The European Union is preparing sanctions against Belarusian officials responsible for a deadly post-election crackdown on protesters, EU foreign affairs chief Josep Borrell said.
The green light was given by the 27 EU foreign ministers during a videoconference in Brussels on Friday, as protests across Belarus over the controversial August 9 elections continued for a sixth day.
“The EU will now launch a process of sanctions against those responsible for the violence, arrests and election-related fraud,” Swedish Foreign Minister Ann Linde said after the emergency talks.
Those to be sanctioned include those responsible for police violence and electoral fraud.
President Alexander Lukashenko, 65, has won a landslide victory for a sixth term, but now faces the biggest challenge of his 26-year reign.
Her 37-year-old rival, Svetlana Tikhanovskaya, currently in exile in the neighborhood Lithuania, called for an intensification of protests over the weekend and a recount of votes.
At least two protesters have died and around 6,700 have been arrested this week. Angry protesters, some of whom accused police of torture while in detention, claimed the ballot was rigged.
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Ahead of the EU meeting, calls to action were made by several members of the bloc, in particular Belarus’s neighbors, Poland and Lithuania.
Poland, Latvia and Lithuania say they are ready to act as mediators to try to resolve the post-electoral crisis, after the poll that Brussels has already described as “neither free nor fair”.
The EU first imposed sanctions on Belarus in 2004. It toughened them in 2011 due to violations of human rights and democratic standards, including vote rigging.
Many were lifted after the release of political prisoners by Lukashenko in 2016. But an arms embargo remains, as do sanctions against four people for the unresolved disappearance of two opposition activists, a journalist and a businessman. business, years ago.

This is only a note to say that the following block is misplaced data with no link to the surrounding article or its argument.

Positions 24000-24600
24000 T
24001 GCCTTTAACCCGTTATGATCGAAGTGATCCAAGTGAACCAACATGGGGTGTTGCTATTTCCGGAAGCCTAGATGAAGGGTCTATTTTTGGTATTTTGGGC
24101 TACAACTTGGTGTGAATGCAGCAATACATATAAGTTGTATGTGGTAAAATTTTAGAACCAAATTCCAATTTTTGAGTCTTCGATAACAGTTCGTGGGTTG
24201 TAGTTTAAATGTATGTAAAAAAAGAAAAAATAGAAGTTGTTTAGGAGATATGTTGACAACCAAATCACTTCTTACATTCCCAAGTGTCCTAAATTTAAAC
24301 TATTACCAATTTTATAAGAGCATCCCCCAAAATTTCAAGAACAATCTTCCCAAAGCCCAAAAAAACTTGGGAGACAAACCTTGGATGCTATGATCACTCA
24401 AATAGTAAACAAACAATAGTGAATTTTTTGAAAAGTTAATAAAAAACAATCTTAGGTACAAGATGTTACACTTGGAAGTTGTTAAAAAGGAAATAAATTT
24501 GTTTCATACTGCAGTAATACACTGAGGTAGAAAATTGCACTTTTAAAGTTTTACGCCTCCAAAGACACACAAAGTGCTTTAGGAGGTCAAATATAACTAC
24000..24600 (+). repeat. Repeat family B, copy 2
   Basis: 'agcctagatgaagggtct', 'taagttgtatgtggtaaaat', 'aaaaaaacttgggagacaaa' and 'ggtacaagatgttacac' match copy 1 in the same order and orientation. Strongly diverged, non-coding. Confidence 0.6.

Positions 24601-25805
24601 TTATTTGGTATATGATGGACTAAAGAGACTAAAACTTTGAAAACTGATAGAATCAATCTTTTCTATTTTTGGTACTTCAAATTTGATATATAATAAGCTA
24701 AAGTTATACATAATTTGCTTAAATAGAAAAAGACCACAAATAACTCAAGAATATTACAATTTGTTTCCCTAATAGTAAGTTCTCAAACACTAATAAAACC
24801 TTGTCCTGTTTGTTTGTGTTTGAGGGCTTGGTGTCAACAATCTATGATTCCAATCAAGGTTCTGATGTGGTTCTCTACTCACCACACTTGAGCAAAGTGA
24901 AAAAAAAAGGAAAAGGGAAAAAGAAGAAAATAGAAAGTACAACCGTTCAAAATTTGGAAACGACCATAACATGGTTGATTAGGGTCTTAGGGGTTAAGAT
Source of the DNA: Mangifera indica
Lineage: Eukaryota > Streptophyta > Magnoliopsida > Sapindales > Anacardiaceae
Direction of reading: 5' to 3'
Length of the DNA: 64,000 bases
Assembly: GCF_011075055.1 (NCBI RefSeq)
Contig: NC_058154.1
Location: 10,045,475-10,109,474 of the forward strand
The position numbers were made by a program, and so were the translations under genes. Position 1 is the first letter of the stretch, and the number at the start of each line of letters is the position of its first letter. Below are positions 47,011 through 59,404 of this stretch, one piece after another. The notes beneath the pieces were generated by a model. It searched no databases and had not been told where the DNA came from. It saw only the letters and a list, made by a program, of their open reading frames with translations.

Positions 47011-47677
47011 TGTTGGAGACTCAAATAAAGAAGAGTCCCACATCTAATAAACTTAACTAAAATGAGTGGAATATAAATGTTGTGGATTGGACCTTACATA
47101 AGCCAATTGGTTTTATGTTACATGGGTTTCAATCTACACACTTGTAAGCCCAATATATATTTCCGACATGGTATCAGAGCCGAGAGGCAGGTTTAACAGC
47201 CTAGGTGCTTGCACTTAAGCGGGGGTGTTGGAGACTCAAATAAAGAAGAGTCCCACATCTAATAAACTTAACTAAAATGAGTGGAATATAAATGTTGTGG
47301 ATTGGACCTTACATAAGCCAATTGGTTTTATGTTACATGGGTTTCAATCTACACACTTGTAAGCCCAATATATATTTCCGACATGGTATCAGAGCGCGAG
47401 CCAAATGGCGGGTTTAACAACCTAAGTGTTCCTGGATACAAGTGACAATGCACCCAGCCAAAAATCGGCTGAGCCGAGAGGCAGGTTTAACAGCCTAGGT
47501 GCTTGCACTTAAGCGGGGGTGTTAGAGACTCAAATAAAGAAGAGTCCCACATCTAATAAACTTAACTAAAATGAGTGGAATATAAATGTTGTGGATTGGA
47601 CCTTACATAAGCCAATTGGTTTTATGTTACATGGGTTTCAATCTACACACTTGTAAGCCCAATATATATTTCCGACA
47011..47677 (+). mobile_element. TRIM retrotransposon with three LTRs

Huge protests continue
Lukashenko denies electoral fraud. His government released many jailed protesters on Friday after making a rare public apology.
However, citizens took to the streets of the capital, Minsk, and other cities on Friday, with Tikhanovskaya calling for mass weekend rallies to denounce the longtime leader’s contested claim for re-election.
“We must end the violence on the streets of Belarusian cities. I call on the authorities to put an end to this and to come to the negotiating table ”, Tikhanovskaya said in a video address.
“I call on the mayors of all cities to organize peaceful mass rallies in each city on August 15 and 16. ”
On Friday, workers at several factories went on strike, prompting Lukashenko to denounce the participants and said that only “saving the factories would feed their families”.
“The crowds are swelling by the minute on Independence Square in Minsk,” said Step Vaessen of Al Jazeera, from the capital.
She said workers at a tractor factory on the outskirts of the city quit work and walked towards the city center, which caused tensions when the military police arrived.
“People were really scared,” she says. “But then, surprisingly, these soldiers put down their shields, which led to some very moving scenes with women hugging them and people really crying. “